Lasso and Ridge regression: an intuitive comparison



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Lasso and Ridge regression: An intuitive comparison

And how they can help you understand regularisation

Lasso and Ridge (The Elements of Statistical Learning)

Introduction

When people begin their Machine Learning journey, they often start with Linear Regression, one of the most simple algorithms out there. However, this model quickly shows its limitations, especially when working with datasets that lead models to overfit. The main solutions to this are called Ridge and Lasso regressions.

Bias Variance trade-off

To understand why these models are useful, we first need to discuss the bias-variance trade-off.

Bias Variance trade-off (The Elements of Statistical Learning)

There are two main sources of error for a model in a supervised setting: bias and variance.

  • Bias is the error from wrong assumptions in the learning algorithm. A high bias will make the algorithm miss the relevant relationships between the features and the target (also called underfitting)
  • Variance is an error due to sensitivity to little fluctuations in the training data. A high variance will make the algorithm model the random noise of the training data (also called overfitting).

Ideally, you want to find the sweet spot where the sum of these two components is minimized. That will give you the best performing model.

Examples

First, we will see an example of underfitting:

An example of undercutting (Image by author)

Here, you see that the model does not capture well the relationship between the features and the target. Therefore, it has a high bias (the algorithm misses the relevant relationships between the features and the target) but a low variance (does not model the random noise of the data).

On the contrary, here is an example of overfitting:

An example of overfitting (Image by author)

Here, you see that the algorithm understands the relationship between the features and the target but also models the noise of the data. Therefore, it has a low bias (the algorithm gets the relevant relationships between the features and the target) but a high variance (models the random noise of the training data).

Now, let’s see what an example of a good fit looks like:

An example of a good fit (Image by author)

Here, you see that the algorithm is able to model the relationship between the features and the target but it does not model the noise of the data. Therefore, it has low bias and low variance. This is the kind of fit we want to achieve.

What is the link between this and Ridge/Lasso?

When you fit a Linear Regression model, here is what happens. You have a set of features (often called X and represented as a matrix) and you want to find a set of coefficients (often called β and represented as a vector) by which you multiply the values in X to predict your target (often called y and represented as a vector).

Making predictions with a linear model (Image by author)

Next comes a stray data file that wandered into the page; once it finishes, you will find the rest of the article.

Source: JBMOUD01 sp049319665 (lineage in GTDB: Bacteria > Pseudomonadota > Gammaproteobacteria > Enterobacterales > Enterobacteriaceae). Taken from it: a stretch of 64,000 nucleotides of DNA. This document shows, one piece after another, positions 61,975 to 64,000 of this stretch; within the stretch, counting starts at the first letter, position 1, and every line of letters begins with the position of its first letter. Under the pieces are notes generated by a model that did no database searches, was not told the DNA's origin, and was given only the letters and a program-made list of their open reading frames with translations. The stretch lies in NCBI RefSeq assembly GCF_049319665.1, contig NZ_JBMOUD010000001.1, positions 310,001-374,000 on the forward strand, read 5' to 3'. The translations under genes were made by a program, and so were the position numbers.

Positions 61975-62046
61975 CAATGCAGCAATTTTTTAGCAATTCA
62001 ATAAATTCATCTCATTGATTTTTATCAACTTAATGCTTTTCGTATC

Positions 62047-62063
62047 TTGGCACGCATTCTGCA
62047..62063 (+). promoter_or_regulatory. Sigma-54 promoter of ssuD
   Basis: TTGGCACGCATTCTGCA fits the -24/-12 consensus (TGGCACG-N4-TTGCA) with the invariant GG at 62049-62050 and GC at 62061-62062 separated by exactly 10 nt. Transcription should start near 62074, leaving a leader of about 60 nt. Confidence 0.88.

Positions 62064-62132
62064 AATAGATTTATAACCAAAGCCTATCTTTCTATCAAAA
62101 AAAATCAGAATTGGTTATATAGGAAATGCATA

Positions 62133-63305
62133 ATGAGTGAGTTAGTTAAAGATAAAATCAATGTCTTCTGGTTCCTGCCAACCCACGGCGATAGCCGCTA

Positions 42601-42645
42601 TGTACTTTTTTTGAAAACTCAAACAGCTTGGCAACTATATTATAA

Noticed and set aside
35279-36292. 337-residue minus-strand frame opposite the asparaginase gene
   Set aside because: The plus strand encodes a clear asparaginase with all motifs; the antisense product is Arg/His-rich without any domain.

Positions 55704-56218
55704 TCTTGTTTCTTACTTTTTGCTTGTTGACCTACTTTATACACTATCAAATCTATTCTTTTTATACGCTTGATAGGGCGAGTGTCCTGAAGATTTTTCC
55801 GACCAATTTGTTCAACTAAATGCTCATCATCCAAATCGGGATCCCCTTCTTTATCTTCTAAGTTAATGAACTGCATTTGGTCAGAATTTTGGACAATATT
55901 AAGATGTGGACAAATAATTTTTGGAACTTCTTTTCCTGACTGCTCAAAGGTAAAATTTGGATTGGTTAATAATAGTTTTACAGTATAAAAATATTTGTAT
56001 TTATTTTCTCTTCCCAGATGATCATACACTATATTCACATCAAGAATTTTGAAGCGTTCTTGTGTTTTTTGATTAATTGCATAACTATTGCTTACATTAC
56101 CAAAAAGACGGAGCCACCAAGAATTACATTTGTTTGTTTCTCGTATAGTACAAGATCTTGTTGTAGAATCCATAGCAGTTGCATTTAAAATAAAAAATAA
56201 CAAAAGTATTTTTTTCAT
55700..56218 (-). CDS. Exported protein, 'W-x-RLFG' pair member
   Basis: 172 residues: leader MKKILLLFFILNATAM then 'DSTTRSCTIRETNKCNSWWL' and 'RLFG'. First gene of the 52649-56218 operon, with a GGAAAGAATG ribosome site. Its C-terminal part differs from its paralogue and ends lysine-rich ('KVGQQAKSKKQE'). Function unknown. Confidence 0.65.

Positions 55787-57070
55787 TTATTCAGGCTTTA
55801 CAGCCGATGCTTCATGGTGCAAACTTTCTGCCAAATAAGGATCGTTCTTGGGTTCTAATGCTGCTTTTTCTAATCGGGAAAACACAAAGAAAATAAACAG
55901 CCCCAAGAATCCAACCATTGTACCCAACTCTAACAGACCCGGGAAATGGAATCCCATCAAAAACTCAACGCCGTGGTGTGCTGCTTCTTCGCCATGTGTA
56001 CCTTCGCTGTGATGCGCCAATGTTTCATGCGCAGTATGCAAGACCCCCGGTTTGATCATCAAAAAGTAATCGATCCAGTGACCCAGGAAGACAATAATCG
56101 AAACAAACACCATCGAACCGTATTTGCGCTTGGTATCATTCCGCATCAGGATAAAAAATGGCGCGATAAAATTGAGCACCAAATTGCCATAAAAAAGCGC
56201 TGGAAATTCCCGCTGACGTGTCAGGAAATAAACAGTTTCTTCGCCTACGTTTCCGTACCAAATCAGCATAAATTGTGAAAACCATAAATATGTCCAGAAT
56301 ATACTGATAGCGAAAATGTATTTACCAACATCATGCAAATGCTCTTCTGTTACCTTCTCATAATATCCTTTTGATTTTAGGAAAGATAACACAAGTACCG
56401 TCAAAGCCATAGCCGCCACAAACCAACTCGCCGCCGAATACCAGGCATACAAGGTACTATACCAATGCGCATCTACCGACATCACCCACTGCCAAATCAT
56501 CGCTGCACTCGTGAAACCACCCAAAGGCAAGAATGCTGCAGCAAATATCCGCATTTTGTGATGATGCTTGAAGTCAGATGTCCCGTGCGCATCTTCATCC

The problem is that, in some cases, a Linear Regression will overfit specific datasets. What do you do in this case? Use Ridge and Lasso regression.

How do these models work?

Lasso and Ridge are both Linear Regression models but with a penalty (also called a regularization). They add a penalty to how big your beta vector can get, each in a different way.

Lasso regression

Lasso puts a penalty on the l1-norm of your Beta vector. The l1-norm of a vector is the sum of the absolute values in that vector.

l1-norm of a vector (Image by author)

This makes Lasso zero out some coefficients in your Beta vector. I will not explain why in detail, as it would overcomplicate this tutorial and requires a background in optimization. If you are interested in why this happens, check out this link.

To summarise it simply, using Lasso is like saying: “Try to achieve the best performance possible but if you find that some coefficients are useless, drop them”.

Ridge Regression

Ridge puts a penalty on the l2-norm of your Beta vector. The 2-norm of a vector is the square root of the sum of the squared values in your vector.

l2-norm of a vector (Image by author)

This makes Ridge prevent the coefficients of your Beta vector to reach extreme values (which often happens when overfitting).

To summarise it simply, using Ridge is like saying: “Try to achieve the best performance possible but none of the coefficients should have extreme values”.

Regularisation parameter

Both of these models have a regularisation parameter called lambda, which controls how large the penalty is. At λ=0, both Lasso and Ridge become Linear Regression models (we simply do not put any penalties). By increasing lambda, we increase the constraint on the size of the beta vector. This is where each model optimises differently and tries to find the best set of coefficients given its own constraints.

An example: the Boston Housing dataset

Let’s try to see what problems we can face in practice with a dataset and how we can solve those with Ridge and Lasso.

To follow along, go to this link on my GitHub and simply follow the instructions in the Readme. The dataset I used can be downloaded here from Kaggle.

Boston Housing dataset